Film adaptations of favourite novels are notoriously difficult to warm to as we tend to approach them willing them to fail, or perhaps expecting them to fail is a better way of putting it. But if you take both book and film for what they are then it doesn’t mean that you can’t enjoy both, if on different levels. A good example of this is the film version of Robert Louis Stevenson’s The Master of Ballantrae. The original novel is the best of Stevenson’s Scottish novels, and is a complex tale that focuses upon the Durie family of Durrisdeer who are torn apart by the 1745 Jacobite uprising.
It’s an obvious understatement to say that Stevenson was a clever writer, but The Master of Ballantrae shows just how ahead of the game he was. Published in 1889, three years after The Strange Case of Doctor Jekyll and Mr Hyde and Kidnapped, this novel takes a lot of the themes and techniques of both of those earlier novels and applies them here. The supernatural meets the historical, and Stevenson places a text within a text with Captain Burke’s memoir, a device which could be seen as a nod to James Hogg’s The Private Memoirs and Confessions of a Justified Sinner. This document is used to tell the story of ‘The Master of Ballantrae’ James Durie’s travels. It also serves to confuse the reader as they have to work hard to decipher a tale which is being told from different perspectives. As he does with Jekyll and Hyde Stevenson plays with the idea of the unreliable narrator to increase the mystery of the tale.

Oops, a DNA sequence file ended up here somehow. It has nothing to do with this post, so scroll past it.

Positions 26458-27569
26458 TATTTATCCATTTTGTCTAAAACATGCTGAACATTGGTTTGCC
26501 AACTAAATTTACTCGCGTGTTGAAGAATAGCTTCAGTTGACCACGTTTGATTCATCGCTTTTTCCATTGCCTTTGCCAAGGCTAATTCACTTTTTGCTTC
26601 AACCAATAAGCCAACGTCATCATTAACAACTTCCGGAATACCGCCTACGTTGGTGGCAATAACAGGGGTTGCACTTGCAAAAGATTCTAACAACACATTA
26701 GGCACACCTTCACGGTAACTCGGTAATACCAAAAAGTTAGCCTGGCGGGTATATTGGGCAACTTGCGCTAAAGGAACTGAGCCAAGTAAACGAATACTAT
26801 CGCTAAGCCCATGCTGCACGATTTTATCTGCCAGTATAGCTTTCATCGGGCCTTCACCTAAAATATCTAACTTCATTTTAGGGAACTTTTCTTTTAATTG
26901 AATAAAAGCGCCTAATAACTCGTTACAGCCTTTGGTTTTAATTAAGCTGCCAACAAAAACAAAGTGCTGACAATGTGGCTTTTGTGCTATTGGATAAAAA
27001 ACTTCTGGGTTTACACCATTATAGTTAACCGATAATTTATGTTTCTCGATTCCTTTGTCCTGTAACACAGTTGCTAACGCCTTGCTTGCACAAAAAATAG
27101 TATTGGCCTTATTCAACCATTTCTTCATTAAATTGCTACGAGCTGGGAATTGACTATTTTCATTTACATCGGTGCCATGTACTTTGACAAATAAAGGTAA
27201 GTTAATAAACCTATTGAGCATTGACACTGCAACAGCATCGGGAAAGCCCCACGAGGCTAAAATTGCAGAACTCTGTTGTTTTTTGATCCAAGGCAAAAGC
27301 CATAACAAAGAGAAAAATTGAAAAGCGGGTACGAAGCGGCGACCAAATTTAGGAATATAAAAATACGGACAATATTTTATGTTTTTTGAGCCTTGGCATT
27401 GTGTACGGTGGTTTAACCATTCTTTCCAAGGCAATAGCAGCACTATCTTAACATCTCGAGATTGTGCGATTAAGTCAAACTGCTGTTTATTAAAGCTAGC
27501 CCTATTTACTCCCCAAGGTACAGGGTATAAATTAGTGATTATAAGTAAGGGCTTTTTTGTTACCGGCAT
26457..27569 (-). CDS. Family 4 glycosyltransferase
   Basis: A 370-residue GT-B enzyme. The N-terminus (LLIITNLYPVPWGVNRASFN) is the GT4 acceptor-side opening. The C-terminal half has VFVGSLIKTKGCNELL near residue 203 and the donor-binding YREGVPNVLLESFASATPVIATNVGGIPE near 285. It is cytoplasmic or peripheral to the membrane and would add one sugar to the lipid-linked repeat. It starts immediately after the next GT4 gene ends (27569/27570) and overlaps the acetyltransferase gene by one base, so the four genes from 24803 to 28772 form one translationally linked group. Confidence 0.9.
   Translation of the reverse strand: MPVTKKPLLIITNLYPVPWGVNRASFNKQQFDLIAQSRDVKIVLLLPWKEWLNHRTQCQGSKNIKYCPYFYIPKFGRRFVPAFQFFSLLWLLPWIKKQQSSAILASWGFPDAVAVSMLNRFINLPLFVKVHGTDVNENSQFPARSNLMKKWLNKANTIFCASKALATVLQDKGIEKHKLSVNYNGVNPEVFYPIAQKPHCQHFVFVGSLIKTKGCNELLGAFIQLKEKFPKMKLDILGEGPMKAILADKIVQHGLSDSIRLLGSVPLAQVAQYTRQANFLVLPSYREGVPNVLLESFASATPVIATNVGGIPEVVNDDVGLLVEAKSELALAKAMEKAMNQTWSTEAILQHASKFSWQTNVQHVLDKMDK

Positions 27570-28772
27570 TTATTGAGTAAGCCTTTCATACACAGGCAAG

The film version, which is at first remarkably faithful to the novel, is a terrific swashbuckler starring Errol Flynn and Roger Livesay (I Know Where I’m Going and many more). Ok, so it doesn’t ask the questions of morality and loyalty that Stevenson does in the original text, nor does it capture the supernatural feel of parts of the novel, but it is classic adventure movie making of the type in which Errol Flynn excelled. Roger Livesay plays Captain Burke, but his role is that of ‘buddy’ to Flynn’s Durie, there is none of the complexity of his character, or any of the characters, that is to be found in the novel.
And nor should we expect there to be. Film adaptations of novels seem to work best when they take the source material as a starting point rather than a script. Lynne Ramsay’s film version of Alan Warner’s Morvern Callar, or even the big screen version of Trainspotting, work well because it is the film maker’s vision that we are seeing, not that of the novelist. In fact comparisons between the two should be avoided if possible. I know that folk get a hell of a precious about books in particular when they are adapted for the screen, but really you should judge these things on their own merits. The Master of Ballantrae starring Errol Flynn is an hour and a half of cheesy fun (Jaques Berthier’s camp pirate is one particular highlight) and The Master of Ballantrae the novel is one of our finest writer’s greatest works. I think you’ll enjoy them both (although the novel is better… damn!! This objectivity is harder than I think). Here’s the trailer to whet your appetite: